Hello humans and pooches. Joe the Cocker here reporting on a muddy, muddy hike with my human dad. We are waiting for the weather to pick up so that we can overnight camp in Snowdonia. Unfortunately, the recent weather and the forecast for the next week or so is yukky. My dad wanted to do a linear walk for a change but, the logistics of parking the car, doing a hike and then returning to the car would mean using public transport or a taxi service. A relatively local trail that we have walked parts of is the Baker Way. This hike is designed around train transport and starts at Delamere railway station and ends at Chester railway station. I have never travelled by train before and my dad was a bit nervous about how I would react. It’s only a sixteen minute train journey so it would be a good try out. The weather was ‘dreich’ as they say north of Hadrian’s Wall. It was foggy, very damp and chilly. Off we went on the twenty minute drive to Delamere.
With the car parked for free in the station car park and the ticket for the train bought on-line all we had to do was to walk to Chester following the Baker Way waymarks. Sounds simple but, it wasn’t as easy as we expected. We expected some mud but what we encountered was too much in places even for a mud-loving cocker spaniel like me. The route took us past the Station café and the forest visitor centre until we turned left off the wide track onto a narrower footpath through the conifers. On reaching the Sandstone Trail the route turns right along a wide track with a good surface. I had attempted to chase lots of squirrels while we were in the forest. I think that they were teasing me by crossing the trail a few yards in front of me and just as I was about to catch them they would sprint up the nearest tree. They must know that I am not built for tree climbing. I don’t think that this is very sporting of them. The trail passes over railway bridges three times until it descends to Ashton Road where we turned left past Fox Howl Outdoor Centre. Then we had to walk along a fairly busy winding road and under the railway this time until we came to Brine’s Brow car park.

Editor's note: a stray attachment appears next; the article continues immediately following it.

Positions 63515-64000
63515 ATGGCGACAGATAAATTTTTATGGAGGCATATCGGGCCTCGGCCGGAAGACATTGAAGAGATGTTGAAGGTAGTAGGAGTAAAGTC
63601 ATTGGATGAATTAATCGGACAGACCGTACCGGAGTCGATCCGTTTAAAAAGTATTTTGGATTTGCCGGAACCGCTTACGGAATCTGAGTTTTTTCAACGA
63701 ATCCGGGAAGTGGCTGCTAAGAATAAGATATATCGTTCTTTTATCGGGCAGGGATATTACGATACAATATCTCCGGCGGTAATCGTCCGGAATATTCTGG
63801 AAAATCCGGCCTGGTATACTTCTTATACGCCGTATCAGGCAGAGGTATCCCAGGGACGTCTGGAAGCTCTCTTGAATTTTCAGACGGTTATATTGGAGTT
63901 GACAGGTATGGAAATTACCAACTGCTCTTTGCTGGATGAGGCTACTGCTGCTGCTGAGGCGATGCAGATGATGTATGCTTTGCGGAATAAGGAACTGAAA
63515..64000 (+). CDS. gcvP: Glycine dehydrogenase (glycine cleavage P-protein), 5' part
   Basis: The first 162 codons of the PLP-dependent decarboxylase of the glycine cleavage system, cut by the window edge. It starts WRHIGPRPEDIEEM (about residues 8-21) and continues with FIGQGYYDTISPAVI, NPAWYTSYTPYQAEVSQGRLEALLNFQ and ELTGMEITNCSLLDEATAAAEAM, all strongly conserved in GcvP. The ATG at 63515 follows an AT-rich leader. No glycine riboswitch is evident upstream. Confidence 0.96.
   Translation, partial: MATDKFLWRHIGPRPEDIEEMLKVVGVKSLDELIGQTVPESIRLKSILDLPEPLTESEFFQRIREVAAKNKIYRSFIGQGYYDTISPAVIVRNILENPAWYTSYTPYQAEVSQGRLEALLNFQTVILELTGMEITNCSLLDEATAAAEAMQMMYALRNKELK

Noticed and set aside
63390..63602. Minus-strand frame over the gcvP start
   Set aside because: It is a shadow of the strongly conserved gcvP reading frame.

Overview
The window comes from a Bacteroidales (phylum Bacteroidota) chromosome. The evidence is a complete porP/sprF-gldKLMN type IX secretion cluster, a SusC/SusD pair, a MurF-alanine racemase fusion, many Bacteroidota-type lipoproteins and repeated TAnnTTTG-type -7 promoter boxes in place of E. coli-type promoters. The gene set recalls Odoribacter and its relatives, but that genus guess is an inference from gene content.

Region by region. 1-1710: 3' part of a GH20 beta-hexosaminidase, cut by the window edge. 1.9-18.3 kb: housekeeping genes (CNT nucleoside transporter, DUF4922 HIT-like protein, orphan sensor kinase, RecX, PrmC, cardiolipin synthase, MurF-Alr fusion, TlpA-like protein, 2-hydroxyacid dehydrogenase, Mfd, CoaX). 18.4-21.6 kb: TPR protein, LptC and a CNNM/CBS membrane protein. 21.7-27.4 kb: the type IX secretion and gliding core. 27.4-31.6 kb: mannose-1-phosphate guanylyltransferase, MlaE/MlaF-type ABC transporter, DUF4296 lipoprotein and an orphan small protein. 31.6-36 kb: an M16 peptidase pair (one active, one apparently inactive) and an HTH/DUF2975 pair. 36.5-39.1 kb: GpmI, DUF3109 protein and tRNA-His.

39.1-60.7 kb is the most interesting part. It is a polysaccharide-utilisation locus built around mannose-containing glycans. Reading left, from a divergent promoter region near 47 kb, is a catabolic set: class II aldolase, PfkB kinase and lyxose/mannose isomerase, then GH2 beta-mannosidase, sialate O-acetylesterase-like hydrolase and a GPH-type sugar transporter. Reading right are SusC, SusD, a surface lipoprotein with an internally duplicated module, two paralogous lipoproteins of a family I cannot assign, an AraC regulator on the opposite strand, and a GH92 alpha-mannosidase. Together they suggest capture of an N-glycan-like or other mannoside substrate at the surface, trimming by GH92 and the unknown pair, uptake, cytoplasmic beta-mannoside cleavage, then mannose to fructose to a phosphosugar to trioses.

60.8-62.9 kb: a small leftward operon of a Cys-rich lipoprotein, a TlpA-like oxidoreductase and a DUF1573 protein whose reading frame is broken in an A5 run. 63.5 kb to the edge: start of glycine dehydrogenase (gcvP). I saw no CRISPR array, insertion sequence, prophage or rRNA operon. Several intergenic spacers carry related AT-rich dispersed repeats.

We followed the well waymarked paths and crossed the B5393 on the outskirts of Ashton Hayes. This short section was a wee bit overgrown with tree branches and brambles but once it was squeezed through we met a narrow path between a fence and a hedgerow. Thousands of midges and gnats pestered my dad as we passed through this section much to his annoyance. I had to be lifted over a few stiles, much to my dad’s disapproval due to me being very muddy underneath. I can’t help that. I was wearing my waterproof coat but it was caked in mud. After crossing a minor road at Ashton Brook we headed along the lane towards Peel Hall, a large horse riding stable. The trail passed through the farm buildings and is not well signposted. However, the route is easy to find with the use of an OS map. Once the farm tracks were left behind us conditions under foot deteriorated rapidly. Waymarking was also quite poor as we had to skirt and cross fields. The mud was belly deep for me in places and there was no way around it. We had no option but to wade through it. After taking a wrong turn and following the wrong side of a hedge we turned back before crossing Salter’s Brook by a small wooden footbridge. It was a relief to exit the fields as we crossed Barrow Lane and walked down Sandy Lane towards the A54. After crossing this busy road we were on dry land as we entered Tarvin village.
My dad wanted to take a break in Tarvin to have a coffee outside of a small café but as we were both covered in mud he thought that we would walk on through the village. The George and Dragon and the Red Lion both looked tempting for a lunch stop but, we would probably have been turned away. We turned left onto Hockenhall Lane which we would follow for some time. The trail passed through houses along a pavement until it crossed the community woodland and then crossed the very fast and busy A51. We crossed this road after waiting a while for a suitable gap in the traffic and continued along the lane. At the end of the lane we followed the path along the side of a stream. Mud, mud, mud. Even I was trying to avoid it in places. My dad said that we were ready for a lunch stop and when he found somewhere convenient to sit down we would grab our food.